The 6 Hour Work-Day

July 2nd 2019 – By: William Larsen – Civilians News – “News For All Views”

– “The 6 Hour Work-Day” –

It’s time to shorten the average work-day… to 6 hours.

And I propose this solution because shortening the average work-day would create jobs and create time to engage in personal health and healthy parenting. Nevertheless, despite my opinion, this proposal is often met with harsh criticism… mostly because our country has implemented, “the 8 hour work-day,” since the early 1900’s.

But furthermore, today our President claims that the current economy is booming, leaving no need to change the work day, which is also a focal point of resistance to shortening the average work day. Nevertheless, Google also states that, “when unemployment ticked down to 3.7 percent in September of 2018, that that marked the lowest job-less rate… since December 1969, per The Bureau Of Labor Statistics.”

But whether you trust these types of internet based statistics or not… the heart of this issue remains the same and that is, “everyone needs to earn a living,” and shortening the average work-day… could potentially…. create more jobs.

Yet, working in NYC today and earning a living can be multi-faceted… where working extra hours for grocery money, working two jobs or staying up long hours, is not uncommon here in New York. However, consider that the average 8 hour work-day, plus transit, is really a 10 hour day for most Americans and it’s easy to see why mental health and pharmaceutical drugs… continue to plague this country. Still, the old reality continues… whereby, in almost every American citizen’s quest to earn a living, a lack of free time exists! And furthermore, while rationalizing this conclusion, I turned to an unlikely place… baseball.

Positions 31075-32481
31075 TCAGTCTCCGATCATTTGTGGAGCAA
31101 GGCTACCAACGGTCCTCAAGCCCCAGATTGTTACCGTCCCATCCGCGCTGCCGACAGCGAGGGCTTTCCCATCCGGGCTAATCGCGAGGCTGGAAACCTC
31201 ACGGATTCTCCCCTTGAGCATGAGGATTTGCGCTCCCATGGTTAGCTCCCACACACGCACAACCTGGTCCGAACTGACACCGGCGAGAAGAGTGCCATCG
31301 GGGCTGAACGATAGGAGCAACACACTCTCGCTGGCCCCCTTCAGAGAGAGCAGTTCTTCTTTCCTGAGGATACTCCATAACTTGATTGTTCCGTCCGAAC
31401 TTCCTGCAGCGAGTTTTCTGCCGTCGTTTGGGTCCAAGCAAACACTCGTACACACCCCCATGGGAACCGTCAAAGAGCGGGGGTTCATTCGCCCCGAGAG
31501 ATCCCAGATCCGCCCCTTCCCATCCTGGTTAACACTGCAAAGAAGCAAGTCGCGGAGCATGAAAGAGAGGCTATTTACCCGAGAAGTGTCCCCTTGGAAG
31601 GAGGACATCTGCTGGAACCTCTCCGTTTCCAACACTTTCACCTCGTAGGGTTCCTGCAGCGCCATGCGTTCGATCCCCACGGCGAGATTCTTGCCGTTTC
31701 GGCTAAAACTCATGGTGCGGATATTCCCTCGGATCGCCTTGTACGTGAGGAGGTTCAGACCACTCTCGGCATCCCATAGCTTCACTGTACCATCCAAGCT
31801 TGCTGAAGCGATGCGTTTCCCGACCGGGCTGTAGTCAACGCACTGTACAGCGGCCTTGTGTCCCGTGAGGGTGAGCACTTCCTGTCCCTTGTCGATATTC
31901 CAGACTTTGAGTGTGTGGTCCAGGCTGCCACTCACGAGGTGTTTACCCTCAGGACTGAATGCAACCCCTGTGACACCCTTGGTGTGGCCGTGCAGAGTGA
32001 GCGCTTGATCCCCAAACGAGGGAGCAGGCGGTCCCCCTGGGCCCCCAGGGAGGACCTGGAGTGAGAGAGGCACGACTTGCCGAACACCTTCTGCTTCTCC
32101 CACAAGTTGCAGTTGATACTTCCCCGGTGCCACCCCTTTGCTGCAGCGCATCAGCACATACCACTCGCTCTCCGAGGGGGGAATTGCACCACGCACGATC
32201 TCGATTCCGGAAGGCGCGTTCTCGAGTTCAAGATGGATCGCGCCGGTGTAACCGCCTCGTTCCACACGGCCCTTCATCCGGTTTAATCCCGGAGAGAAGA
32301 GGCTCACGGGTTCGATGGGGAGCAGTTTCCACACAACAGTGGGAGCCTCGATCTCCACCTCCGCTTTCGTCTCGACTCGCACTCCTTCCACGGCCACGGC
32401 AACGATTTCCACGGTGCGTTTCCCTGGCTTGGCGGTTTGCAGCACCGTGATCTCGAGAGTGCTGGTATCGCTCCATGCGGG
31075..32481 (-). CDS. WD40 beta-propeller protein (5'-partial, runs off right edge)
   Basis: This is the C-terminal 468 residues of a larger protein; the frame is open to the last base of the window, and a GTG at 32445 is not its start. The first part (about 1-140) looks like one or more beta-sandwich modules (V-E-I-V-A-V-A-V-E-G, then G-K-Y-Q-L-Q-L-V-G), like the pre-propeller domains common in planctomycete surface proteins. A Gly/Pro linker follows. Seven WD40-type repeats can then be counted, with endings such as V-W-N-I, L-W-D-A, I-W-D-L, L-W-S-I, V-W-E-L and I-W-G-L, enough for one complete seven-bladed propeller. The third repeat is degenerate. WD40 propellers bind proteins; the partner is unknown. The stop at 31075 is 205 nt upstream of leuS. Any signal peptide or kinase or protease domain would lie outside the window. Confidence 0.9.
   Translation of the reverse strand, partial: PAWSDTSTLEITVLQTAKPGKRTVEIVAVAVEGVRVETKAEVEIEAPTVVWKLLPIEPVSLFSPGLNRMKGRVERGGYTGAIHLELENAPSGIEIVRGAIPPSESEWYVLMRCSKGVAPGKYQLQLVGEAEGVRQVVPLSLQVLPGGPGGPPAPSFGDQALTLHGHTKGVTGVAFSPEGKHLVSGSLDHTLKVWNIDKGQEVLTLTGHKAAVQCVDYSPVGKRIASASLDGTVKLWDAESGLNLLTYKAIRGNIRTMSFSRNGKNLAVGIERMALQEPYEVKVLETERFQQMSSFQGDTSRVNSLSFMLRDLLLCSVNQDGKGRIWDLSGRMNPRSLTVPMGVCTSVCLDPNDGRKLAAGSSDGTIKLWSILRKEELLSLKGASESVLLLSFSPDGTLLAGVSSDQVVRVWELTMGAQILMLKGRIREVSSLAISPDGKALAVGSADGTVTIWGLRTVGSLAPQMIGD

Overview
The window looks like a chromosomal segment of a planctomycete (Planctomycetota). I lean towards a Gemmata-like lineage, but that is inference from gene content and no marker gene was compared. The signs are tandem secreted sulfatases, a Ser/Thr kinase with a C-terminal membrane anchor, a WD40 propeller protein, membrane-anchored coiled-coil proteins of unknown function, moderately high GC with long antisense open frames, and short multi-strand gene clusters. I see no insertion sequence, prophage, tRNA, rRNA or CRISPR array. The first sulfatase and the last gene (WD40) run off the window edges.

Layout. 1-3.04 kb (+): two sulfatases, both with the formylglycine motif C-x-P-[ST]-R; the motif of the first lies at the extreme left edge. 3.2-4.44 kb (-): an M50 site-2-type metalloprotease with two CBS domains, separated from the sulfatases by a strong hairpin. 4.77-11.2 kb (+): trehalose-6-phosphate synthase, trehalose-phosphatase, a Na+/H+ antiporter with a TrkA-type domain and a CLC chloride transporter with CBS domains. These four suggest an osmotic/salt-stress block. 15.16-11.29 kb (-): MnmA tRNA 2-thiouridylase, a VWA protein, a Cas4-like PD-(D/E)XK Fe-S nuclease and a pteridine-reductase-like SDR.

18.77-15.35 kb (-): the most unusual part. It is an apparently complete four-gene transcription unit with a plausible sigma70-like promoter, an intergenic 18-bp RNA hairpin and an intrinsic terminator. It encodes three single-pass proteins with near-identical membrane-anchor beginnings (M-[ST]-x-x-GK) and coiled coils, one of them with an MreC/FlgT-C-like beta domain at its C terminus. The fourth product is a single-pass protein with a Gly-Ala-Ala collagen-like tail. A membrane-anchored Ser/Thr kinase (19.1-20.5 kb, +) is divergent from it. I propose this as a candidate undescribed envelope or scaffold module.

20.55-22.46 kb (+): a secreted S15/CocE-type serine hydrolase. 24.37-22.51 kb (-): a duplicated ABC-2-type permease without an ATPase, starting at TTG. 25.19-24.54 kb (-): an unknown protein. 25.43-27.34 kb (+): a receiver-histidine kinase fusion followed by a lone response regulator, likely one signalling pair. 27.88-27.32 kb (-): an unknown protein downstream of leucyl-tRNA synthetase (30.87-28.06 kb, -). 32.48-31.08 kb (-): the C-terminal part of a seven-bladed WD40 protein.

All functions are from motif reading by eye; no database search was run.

The Baseball Economy

Part analogy… but also, “a congruent reality,” Major League Baseball has been working more players into their line-ups this season, giving more players rests, while also creating jobs, through shortened work days.

So why not follow suit corporate America?

In fact, the Yankee’s are basically treating the first half of their 162 game season, as an extension of the minor leagues… at times this year playing 6, or 7, reserve players and giving perrenial all-stars much needed time off. Yet, in doing so…. it has often felt like a minor league Yankee’s club… almost chameleon-ing themselves to fit in with the growing number of franchises, like the Tampa Bay Rays, who have been relegated to the B-side of Major League Baseball.

And it’s true, the rich get richer and the poor get poorer, so by treating the first half of the monotonously long 162 game season… like an extension of the minor leagues, the Yankee’s have chameleon-ed themselves into making, “the baseball wealth gap,” not seem so bad. (*Which in my opinion is analogous to the effects of disability, as well as the ongoing rhetoric surrounding job creation.)

And while I’m straying off topic, this concept of blurring the lines between labor negotiations is no secret in baseball. But is the season not too long? Just as the average work day is vaguely primitive? Whereby, 162 games plus travel time, plus the monotonously long hours of practice required to play at the Major League level often times creates a grueling grind, year after year, which leads to injuries and all sorts of negative consequences. However, with that being said… I also personally believe that all of the Yankee’s are not truly hurt. Which is an analogy for the economy as a whole, as well, in my opinion and an off-shoot or, “a congruent reality,” to the broader spectrum of labor laws today! Because with baseball players now, “pacing themselves,” for a grueling 162 game season, many players have begun taking extended leaves of absence, both creating jobs for younger players… as well as creating the illusion that smaller markets can compete, akin to big businesses today!

So in conclusion, should we not shorten the season? And why not shorten the season for the rest of America as well? Because as common workers grow akin to holding 2 jobs… and as it continues to become increasingly difficult to own a; car, home and savings account, I’ve noticed that many businesses, large and small, are increasingly  reliant on, “part time workers.”

Meaning, that by scheduling shorter hours and more shifts, more people can get an opportunity… because 162 games… is just too many.

-William Larsen